How to Deal with Coronavirus in the Workplace
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How To Deal With Coronavirus In The Workplace
We understand that the emergence of COVID-19 and its rapid permeation throughout the UK has sadly had a devastating impact on our whole society. The virus has infiltrated into every aspect of our daily lives; from influencing what time we leave our homes in the morning (if we do so at all), to catching up on the latest, and most upsetting, statistics every night… The virus seems to be at the forefront of everybody’s minds.
As it stands, COVID-19 has spread to 123 countries since the first death related to the outbreak was announced back in January. Within just ten days of this announcement, occurrences of the virus were reported in many other countries. Just two months later, the results of this global pandemic are continuing to shock us each day. The unprecedented rate with which coronavirus has spread throughout the world has left us in an extreme state of concern.
On an international scale, businesses and organisations have been tasked with responding rapidly to the changes that this virus has introduced to our everyday routines. Unfortunately, the state of the situation right now has left many of us pondering over our uncertain futures. A global pandemic of this scale has not yet been experienced throughout most of our lifetimes, and many of us are left in a state of confusion, perhaps even panic, concerning what may happen next.
As a company specialising in creating office environments, many of our valued clients have unfortunately been impacted by the outbreak of the virus. Working within an office environment involves regular contact with others, however many of us have been advised to practice social distancing. This inevitably has an impact upon the way we conduct our everyday tasks, particularly within the office.
Due to this, we have conducted the background research necessary in order to put together this list of recommendations on how you should deal with COVID-19 within your own workplace. These are arduous times for all of us, though we endeavour to provide you with the most up to date information surrounding how you can continue to help your business thrive.
Encourage Agile Woking from Home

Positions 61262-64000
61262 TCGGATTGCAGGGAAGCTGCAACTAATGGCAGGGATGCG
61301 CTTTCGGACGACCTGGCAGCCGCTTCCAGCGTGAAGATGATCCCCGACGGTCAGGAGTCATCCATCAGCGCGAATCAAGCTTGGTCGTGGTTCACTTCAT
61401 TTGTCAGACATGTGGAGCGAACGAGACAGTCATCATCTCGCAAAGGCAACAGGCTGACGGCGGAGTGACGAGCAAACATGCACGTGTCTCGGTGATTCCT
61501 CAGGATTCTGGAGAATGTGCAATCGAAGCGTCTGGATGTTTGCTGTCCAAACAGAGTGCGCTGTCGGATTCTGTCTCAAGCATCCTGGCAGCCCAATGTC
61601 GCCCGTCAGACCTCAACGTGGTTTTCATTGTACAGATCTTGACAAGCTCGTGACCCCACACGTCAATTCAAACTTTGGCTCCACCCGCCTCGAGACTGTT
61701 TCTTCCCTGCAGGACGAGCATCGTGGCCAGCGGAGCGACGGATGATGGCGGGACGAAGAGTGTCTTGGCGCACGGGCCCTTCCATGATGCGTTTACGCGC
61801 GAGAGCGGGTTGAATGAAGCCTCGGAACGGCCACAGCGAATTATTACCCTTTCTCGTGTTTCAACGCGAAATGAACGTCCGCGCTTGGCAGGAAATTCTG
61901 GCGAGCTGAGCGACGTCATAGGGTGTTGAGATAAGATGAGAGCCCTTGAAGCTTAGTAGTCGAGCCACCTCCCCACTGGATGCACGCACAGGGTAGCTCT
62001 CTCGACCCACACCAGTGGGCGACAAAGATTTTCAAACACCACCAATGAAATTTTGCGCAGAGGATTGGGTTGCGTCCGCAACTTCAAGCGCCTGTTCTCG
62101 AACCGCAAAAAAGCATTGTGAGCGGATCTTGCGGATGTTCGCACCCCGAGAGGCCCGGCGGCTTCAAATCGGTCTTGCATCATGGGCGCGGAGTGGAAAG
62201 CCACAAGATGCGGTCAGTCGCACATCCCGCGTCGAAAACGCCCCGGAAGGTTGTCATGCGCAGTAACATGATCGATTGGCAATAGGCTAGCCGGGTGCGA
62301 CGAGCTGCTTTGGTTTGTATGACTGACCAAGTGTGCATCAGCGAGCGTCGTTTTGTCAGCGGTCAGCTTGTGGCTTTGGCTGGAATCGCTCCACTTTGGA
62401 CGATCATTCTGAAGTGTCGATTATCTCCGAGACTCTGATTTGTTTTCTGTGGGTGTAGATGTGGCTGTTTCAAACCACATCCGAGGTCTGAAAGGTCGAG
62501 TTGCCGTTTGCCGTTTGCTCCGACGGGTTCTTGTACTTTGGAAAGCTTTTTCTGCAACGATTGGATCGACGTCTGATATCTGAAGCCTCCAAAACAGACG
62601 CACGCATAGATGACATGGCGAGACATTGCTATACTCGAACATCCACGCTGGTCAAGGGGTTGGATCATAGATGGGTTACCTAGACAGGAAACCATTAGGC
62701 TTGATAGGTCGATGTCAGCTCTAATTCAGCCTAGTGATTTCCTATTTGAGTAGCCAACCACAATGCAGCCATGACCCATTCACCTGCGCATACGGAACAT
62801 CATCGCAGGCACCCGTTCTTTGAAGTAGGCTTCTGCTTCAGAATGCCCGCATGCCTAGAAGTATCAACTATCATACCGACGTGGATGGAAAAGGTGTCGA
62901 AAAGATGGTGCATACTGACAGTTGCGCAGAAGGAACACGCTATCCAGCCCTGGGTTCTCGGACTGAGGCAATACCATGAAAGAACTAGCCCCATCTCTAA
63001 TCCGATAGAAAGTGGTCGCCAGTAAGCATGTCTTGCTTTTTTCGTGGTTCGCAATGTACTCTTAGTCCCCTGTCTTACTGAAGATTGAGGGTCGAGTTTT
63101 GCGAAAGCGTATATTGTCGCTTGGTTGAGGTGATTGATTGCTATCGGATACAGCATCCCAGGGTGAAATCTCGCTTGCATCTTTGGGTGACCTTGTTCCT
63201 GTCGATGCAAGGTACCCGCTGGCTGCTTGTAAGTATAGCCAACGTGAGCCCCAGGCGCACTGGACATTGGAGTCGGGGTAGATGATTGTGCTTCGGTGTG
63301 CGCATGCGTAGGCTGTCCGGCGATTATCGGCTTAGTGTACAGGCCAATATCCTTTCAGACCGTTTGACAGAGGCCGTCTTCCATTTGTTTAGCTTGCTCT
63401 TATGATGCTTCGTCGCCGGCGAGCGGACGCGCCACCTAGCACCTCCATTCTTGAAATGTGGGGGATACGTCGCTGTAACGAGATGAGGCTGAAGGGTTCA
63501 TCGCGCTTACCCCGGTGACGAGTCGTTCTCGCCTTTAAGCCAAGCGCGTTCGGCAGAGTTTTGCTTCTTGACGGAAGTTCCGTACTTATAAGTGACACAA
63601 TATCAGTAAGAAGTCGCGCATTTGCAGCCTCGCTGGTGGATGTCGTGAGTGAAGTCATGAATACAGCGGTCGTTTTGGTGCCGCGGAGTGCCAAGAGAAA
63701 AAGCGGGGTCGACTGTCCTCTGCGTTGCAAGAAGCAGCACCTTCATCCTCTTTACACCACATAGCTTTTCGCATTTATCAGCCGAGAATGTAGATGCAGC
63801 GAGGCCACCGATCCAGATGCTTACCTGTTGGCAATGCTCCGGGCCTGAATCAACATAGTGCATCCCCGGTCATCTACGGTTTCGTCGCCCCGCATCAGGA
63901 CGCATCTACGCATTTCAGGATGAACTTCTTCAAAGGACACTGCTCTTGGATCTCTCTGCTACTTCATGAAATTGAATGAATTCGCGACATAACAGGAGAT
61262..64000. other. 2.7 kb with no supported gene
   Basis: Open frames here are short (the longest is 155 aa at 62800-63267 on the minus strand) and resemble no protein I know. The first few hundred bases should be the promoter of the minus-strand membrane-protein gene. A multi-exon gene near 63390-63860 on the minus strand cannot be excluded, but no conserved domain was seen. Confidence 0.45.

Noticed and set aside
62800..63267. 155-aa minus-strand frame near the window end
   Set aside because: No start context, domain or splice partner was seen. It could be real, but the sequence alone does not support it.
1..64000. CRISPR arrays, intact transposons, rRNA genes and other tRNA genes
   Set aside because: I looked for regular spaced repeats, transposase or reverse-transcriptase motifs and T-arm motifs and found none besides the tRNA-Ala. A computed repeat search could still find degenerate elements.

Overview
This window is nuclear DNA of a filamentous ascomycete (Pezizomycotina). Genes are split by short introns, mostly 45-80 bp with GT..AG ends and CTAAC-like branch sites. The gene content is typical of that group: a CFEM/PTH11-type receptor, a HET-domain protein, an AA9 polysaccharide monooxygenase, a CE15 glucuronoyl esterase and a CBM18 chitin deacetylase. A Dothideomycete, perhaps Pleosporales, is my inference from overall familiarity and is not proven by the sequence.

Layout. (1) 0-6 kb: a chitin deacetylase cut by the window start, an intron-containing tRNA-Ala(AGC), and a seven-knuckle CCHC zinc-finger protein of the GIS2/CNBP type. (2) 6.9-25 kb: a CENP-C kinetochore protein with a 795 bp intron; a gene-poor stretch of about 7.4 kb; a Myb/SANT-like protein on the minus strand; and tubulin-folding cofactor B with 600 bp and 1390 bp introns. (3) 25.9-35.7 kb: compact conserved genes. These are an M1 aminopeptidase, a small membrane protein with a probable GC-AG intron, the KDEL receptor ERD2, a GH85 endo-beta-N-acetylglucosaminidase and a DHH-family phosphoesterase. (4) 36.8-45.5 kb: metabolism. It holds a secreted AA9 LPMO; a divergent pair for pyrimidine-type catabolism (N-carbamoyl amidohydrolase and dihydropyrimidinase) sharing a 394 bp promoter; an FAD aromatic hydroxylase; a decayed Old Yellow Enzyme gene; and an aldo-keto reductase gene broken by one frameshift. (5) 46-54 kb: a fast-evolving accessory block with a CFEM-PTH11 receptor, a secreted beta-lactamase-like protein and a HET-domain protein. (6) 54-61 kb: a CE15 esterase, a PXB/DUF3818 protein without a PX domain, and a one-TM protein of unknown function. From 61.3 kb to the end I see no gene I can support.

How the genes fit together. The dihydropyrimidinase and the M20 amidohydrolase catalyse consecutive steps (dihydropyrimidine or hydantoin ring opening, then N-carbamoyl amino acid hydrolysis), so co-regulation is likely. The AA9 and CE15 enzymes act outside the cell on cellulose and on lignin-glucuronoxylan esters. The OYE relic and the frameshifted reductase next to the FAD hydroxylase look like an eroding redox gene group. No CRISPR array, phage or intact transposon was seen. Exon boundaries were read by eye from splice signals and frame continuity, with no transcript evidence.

This is perhaps the most vital recommendation we can give to our clients concerning how to reduce the spread of COVID-19. It is also in sync with the latest recommendations provided by the government, which advises employers to encourage working from home wherever possible. This can be done by the majority of office employees, depending on which industry you are working in. Thanks to the internet and the progression of innovative new technology, the prevalence of agile working has steadily been on the rise for the past few years – even without the emergence of the virus.
Conference calls are a great tool to utilise as people are working from home, as you won’t have to cancel those essential business meetings. Luckily, we’re living in an age where this type of communication is frequently preferred, so this shouldn’t throw your clients off too much.
Concentration may become an issue as employees are working from home. As the latest news has announced that schools will be closed within the UK for the foreseeable future, there may be a lot of confusion surrounding the issue of childcare. Older members of society are most vulnerable to the virus; so, they cannot, and should not, be called upon when it comes to caring for your children. Instead, parents will have to implement other techniques that allow children to learn alongside their working parents. We respect that each child is different, and every parent has varying responsibilities regarding their careers. Luckily, schools have provided learning packs for children to focus on during the outbreak. An ideal situation would be to set your children up to focus on these tasks, while you take the time to concentrate on your work-related obligations.
Teaching from home may seem like a strange situation to be faced with. However, a number of successful parents do home-school their children, while still retaining the ability to thrive within their careers. There’s certainly a level of balance involved, whereby respect between the child and adult is of importance. There may be a few bumps in the road, however, you can all work together in order to create a harmonious learning and working environment.
Provide The Right Support For Those Working From Home
If employees are working from home, it’s important that you provide them with the right equipment they need in order to work productively. Many employees will already have some of this equipment in their homes, however you are responsible for the provision and maintenance of this equipment if they do not. They’ll likely need a laptop or PC, sufficient home internet, and perhaps a printer. Online resources and programmes, such as Skype, Microsoft Office, access permissions and video conference equipment should also be provided and installed successfully.
Focusing on employee wellbeing is another aspect that should be considered as people work from home. They may feel cut off or distanced from their co-workers, particularly if they are practicing social distancing or having to self-isolate. As a company, there are a number of ways that you can boost employee morale, even as the workforce conducts tasks from their own homes.